Skip to content

Three 2014 World Cup dark horses across three continents

Dec 11, 2013, 9:50 AM EDT

FC Viktoria Plzen v PFC CSKA Moscow - UEFA Champions League Getty Images

There aren’t too many labels that can cause debate more than “dark horse.” In fact, an earlier post calling Bosnia & Herzegovina a World Cup dark hose was derided by several of you in our comments section.

After all, it’s difficult to pluck a squad from a major tournament that features the best of the best and not meet resistance (save labeling Iran or Australia a favorite for Brazil 2014). Still, let’s take a look at some nations with opportunities to surprise the world.

Japan – The Japanese have challenged themselves with immense competition over the past year and while it hasn’t been all sunshine, Samurai Blue will not be frightened by any opposition. That includes a Group C with the Ivory Coast, Greece and Colombia.

Over the past year Japan has beaten Belgium and drew the Netherlands in Belgium, while defeating Ghana and Australia in Asia. Their Confederations Cup performance — aside from a 3-0 loss to hosts Brazil — proved they can score against anyone, with a 4-3 loss to Italy and a 2-1 defeat versus Mexico, games backed up by a 4-2 loss to Uruguay.

The players who get the lion’s shares of pub are Shinji Kagawa (Manchester United) and Keisuke Honda  (CKSA Moscow), but Japan national teamers have found a foothold  in the Bundesliga; Nine Samurai Blue players are active in Germany’s top flight.

Certainly they’re a dark horse at best, but Alberto Zaccheroni has a 28-11-11 record as manager of the Japan side after plenty of time in Serie A with Milan, Inter and a brief spell at Juventus.

Japan is 2-1 all-time against the Ivory Coast, though the last matchup was a 2-0 loss. They won their only matchup against Greece in the 2005 Confederations Cup and are 0-1-1 against Colombia.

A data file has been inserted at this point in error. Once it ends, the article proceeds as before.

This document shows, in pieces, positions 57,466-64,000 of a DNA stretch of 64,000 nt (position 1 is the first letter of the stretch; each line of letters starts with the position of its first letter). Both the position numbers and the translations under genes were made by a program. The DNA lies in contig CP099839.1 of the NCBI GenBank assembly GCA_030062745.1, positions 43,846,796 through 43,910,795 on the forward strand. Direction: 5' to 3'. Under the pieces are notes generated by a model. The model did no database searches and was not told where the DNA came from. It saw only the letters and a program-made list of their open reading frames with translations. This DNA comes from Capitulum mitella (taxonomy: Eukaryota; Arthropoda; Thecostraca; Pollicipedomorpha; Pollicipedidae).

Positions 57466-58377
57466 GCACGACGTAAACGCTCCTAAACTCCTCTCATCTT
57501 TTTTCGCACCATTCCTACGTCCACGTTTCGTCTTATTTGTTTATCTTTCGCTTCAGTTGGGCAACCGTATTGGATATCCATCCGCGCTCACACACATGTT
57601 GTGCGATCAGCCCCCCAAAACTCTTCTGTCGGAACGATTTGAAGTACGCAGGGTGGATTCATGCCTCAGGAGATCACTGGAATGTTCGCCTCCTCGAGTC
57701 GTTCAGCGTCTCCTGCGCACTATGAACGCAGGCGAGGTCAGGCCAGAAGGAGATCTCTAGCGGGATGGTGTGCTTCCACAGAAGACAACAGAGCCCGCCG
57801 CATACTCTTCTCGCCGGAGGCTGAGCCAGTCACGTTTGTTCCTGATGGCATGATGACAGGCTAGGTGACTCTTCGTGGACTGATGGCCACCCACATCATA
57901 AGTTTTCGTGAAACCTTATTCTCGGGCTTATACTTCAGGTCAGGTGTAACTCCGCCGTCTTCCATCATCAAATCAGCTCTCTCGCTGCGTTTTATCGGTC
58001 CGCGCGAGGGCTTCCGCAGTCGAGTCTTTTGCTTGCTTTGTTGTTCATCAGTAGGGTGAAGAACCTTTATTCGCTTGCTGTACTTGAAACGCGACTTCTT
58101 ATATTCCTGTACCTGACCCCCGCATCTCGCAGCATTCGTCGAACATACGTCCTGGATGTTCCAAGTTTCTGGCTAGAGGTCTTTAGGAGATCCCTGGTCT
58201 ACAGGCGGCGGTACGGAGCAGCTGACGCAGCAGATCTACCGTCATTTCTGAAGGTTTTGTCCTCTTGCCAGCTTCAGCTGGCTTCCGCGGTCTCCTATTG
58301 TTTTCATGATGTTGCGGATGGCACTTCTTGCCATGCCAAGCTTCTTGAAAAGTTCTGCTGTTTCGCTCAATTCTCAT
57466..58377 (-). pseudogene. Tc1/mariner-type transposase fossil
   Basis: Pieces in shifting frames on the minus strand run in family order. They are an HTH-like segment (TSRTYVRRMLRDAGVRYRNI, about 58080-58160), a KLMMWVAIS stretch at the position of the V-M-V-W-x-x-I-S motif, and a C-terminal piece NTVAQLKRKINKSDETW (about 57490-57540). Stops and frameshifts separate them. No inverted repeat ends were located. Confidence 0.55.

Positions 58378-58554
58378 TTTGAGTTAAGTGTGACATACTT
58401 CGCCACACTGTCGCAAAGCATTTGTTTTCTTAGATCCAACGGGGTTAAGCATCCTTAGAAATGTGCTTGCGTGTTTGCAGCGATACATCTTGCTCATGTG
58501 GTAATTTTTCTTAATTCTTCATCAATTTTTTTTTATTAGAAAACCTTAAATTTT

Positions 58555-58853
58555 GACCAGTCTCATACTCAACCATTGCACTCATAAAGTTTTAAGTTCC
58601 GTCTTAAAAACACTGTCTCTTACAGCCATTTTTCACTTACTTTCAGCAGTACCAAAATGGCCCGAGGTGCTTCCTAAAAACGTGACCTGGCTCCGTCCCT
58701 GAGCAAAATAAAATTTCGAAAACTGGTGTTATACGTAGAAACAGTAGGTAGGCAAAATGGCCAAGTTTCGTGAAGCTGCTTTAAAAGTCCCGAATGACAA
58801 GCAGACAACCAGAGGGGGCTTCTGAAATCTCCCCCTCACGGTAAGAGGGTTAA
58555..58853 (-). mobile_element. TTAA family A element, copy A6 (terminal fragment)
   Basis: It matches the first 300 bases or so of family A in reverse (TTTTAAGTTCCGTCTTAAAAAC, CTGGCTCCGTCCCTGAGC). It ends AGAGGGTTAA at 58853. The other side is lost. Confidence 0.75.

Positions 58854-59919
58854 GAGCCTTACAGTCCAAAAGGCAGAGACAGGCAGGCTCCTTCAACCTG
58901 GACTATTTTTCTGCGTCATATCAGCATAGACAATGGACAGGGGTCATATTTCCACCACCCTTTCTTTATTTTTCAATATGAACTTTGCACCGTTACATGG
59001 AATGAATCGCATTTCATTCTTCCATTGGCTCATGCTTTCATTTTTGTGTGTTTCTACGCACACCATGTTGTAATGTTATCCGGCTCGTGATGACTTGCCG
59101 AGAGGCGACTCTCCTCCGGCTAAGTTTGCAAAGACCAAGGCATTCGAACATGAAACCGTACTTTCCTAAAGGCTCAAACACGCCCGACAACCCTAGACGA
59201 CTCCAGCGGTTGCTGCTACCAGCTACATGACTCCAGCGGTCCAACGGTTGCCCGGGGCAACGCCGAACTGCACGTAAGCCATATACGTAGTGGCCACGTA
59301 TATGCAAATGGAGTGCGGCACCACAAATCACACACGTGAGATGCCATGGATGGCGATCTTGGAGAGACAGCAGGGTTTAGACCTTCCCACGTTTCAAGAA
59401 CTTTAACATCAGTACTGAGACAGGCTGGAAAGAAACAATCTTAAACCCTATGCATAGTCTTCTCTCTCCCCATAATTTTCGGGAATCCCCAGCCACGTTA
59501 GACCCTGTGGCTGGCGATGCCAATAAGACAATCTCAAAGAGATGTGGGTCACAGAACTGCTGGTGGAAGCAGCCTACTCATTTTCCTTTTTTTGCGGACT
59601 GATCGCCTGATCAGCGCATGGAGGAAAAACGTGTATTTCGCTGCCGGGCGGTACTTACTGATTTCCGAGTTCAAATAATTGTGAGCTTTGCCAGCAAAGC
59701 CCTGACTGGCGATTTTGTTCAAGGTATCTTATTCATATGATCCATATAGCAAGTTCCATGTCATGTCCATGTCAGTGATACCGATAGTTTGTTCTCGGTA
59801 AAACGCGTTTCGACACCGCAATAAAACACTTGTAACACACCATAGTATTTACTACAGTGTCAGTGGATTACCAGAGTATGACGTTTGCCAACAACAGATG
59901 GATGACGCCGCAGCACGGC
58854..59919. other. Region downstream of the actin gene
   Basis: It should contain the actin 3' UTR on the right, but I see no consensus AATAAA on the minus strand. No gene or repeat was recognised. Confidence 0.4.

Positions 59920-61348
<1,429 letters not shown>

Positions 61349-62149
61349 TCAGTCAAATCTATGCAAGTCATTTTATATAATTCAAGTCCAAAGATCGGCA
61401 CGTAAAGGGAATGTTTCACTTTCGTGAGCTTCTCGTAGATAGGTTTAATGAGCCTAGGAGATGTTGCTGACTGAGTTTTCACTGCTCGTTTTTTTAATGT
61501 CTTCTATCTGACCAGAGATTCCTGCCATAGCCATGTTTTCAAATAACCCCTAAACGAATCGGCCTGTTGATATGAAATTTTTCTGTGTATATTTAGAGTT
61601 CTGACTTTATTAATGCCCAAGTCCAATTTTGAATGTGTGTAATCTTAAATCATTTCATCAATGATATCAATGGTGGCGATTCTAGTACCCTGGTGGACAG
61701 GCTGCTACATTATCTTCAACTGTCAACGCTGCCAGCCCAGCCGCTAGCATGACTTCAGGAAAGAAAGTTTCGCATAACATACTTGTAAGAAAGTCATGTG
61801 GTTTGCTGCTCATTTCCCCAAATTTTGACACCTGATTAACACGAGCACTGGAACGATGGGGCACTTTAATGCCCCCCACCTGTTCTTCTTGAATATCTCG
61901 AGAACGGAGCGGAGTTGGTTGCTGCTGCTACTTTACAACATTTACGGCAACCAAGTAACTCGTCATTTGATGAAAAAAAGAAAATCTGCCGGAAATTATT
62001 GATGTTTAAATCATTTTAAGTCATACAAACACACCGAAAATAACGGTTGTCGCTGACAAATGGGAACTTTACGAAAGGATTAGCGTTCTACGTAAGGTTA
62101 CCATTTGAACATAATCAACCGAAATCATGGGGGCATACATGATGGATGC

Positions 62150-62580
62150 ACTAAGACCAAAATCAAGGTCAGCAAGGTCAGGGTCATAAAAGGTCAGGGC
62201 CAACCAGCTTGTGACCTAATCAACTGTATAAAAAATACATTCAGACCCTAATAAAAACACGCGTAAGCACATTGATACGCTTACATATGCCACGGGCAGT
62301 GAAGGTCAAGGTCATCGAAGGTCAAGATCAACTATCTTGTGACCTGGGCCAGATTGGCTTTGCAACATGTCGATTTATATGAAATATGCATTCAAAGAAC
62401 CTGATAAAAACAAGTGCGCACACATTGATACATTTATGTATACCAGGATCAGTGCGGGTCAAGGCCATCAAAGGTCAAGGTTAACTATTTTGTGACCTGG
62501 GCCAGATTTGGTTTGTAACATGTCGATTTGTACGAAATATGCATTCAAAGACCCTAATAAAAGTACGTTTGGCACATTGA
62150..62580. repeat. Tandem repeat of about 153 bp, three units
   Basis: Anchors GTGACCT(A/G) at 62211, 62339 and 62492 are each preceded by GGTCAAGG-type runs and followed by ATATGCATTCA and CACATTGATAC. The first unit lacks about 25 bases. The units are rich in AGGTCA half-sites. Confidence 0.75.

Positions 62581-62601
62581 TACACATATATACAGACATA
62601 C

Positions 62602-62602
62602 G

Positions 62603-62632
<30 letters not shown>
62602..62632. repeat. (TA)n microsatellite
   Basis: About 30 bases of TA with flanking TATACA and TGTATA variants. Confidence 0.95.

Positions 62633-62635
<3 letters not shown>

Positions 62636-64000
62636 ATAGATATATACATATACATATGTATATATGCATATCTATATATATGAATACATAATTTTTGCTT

Ghana –  Yes, the Black Stars face what’s widely perceived as the Group of Death, but pressure hasn’t crippled them in previous competitions. Ghana showed up to its first World Cup in 2006 and promptly finished 13th before improving to 7th in 2010.

American fans are well aware that Ghana has beaten the Yanks in successive World Cups heading into their Group G opener in Brazil, but how many know the Black Stars have a 4-0 record all-time against the U.S. with a goal differential of 10-2.

German captain Per Mertesacker has hailed Ghanian star Kevin Prince-Boateng, who will have a family rivalry with half-brother Jerome Boateng. Germany has handled Ghana in both past meetings, 7-1. Portugal and Ghana have never met.

There are questions in net for Ghana — could Richard Kingson be back? — but there’s no lack of international class in attacking, as the team has options from the Premier League to the Bundesliga and beyond.

Anyone who watched the Black Stars simply throttle Egypt 7-3 on aggregate knows they play with flair and swagger, plus surviving Group G can net a nice path to the quarters as we’ve previously detailed. Are you betting against Ghana?